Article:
Killed in action just four days after Remembrance Day, his service quickly forgotten, his family threatened with deportation.
In a similar vein, I notice that today the MoD is finally doing the decent thing and introducing much greater compensation for those wounded in service. Something I applaud.
However, I also note that the sad story of C Sgt Dura's family has not even been mentioned by Pravda. A search of their news website reveals nothing of the plight of his widow and two young children.
Why? Why is the treatment of the widow of a Ghurka not considered newsworthy? Why haven't the mainstream media picked up on this and challenged it?
Why? Why? WHY?
The story about MoD Compensation has a 'Have Your (moderated) Say' field. I've left a comment asking about Colour Sergeant Dura. If that doesn't get through, I'll post another. And another. And another.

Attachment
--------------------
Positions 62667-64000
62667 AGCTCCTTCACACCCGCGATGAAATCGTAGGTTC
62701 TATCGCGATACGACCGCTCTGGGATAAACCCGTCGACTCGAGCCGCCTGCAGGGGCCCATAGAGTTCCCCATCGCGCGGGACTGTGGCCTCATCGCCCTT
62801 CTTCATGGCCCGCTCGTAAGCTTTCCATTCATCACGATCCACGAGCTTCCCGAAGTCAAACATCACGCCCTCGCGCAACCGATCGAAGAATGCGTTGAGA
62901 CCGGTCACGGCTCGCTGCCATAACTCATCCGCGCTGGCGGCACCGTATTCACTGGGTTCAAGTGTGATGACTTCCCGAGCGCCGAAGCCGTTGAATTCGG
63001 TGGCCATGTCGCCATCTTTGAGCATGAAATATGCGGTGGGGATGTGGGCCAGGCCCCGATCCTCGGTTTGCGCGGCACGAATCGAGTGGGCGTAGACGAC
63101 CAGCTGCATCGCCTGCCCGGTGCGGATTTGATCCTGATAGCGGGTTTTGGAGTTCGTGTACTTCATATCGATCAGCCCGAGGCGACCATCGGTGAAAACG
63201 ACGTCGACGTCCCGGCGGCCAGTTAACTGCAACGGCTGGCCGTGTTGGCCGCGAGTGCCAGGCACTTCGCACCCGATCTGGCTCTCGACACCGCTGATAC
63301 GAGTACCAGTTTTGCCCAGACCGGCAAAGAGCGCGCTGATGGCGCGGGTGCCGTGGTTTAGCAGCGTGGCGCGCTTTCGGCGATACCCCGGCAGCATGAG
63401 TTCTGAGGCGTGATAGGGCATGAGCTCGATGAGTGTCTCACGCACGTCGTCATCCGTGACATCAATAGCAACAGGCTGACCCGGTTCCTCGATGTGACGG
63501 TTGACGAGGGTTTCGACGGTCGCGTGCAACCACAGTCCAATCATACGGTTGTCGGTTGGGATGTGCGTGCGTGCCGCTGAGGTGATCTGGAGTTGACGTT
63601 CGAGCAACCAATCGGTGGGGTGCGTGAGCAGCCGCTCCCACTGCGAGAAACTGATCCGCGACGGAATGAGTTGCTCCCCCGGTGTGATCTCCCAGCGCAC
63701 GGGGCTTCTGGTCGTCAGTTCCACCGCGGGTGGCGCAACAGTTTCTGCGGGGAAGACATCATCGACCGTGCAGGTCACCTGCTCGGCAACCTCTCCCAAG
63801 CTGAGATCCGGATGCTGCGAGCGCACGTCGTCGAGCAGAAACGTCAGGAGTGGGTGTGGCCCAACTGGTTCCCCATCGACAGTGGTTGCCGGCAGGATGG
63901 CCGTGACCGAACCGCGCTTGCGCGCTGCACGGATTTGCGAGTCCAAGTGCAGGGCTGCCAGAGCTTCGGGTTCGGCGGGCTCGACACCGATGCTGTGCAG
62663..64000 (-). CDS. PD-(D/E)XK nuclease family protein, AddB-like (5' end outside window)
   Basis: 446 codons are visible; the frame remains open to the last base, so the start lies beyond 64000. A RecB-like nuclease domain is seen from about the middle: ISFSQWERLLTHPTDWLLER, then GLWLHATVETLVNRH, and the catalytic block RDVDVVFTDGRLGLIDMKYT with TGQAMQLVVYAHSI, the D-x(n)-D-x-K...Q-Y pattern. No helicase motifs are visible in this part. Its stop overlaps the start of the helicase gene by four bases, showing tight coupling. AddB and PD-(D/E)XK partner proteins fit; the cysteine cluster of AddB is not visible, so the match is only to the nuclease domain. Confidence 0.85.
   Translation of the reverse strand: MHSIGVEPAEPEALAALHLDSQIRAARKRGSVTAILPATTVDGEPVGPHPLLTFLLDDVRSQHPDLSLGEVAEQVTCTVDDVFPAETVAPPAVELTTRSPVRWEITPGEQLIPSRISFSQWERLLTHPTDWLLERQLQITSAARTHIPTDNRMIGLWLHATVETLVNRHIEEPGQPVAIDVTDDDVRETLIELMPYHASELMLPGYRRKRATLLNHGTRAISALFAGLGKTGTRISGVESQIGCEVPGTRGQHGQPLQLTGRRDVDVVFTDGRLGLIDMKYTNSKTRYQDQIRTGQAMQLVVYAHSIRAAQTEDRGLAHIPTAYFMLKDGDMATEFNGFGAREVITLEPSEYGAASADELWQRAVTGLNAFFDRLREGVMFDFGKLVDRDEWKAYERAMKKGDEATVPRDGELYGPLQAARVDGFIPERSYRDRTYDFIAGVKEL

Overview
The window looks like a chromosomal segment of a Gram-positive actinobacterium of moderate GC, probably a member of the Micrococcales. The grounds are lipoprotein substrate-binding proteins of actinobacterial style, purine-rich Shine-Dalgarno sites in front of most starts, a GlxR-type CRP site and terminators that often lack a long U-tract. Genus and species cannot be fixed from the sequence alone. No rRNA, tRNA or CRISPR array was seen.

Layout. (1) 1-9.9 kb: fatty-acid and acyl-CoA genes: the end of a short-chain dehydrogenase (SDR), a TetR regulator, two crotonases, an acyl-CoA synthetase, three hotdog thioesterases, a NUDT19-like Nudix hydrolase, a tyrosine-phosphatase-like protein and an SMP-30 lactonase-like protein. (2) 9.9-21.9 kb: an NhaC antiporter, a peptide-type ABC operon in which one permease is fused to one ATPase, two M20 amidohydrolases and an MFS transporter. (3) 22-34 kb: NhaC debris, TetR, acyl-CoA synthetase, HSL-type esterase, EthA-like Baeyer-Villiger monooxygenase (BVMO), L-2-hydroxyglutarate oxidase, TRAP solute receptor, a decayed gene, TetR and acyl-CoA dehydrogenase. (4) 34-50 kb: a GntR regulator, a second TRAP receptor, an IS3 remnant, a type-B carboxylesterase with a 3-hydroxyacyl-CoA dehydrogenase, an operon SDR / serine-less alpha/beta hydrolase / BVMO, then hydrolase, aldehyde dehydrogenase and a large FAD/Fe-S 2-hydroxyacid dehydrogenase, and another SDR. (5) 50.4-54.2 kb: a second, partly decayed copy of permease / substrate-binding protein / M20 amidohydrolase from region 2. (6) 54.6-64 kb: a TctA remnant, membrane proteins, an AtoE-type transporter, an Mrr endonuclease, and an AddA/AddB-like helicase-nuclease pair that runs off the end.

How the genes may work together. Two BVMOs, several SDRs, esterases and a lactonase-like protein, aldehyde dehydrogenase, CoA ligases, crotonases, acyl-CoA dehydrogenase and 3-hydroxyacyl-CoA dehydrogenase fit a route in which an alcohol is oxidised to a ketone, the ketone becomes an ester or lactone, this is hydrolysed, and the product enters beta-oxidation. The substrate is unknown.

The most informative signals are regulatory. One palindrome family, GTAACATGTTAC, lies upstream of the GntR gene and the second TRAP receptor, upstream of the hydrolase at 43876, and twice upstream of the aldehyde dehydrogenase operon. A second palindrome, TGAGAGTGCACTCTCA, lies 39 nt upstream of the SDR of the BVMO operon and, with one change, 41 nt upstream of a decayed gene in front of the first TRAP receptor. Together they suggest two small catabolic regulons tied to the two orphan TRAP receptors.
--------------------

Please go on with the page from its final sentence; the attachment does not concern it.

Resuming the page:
His name was Colour Sergeant Krishna Dura. He served his adopted country for sixteen years. Please go to the BBC page, comment and ask about his family. Let's keep doing so, until this story gets the attention it deserves.
A quick update on this, with a hat-tip to Tim Worstall - for his research, if not his opinion.
Apparently, the family are not automatically granted leave to remain following the death of Colour Sergeant Dura - but they need to ask to remain and it is, apparently, almost certain to be granted (emphasis mine and his).
OK, that's lovely and I feel all fluffy now. Except for one small, teensy pointette.
This man gave sixteen years and latterly his LIFE in the service of this country. Why the hell should his family have to go cap-in-hand to the Home Office and ASK for the right to remain in their country of residence? This man served his country with a damn sight more honour than any bureaucrat, yet the bureaucrats have to grant permission to the wife and family of a hero.
Surely that right has already been earned the hard way?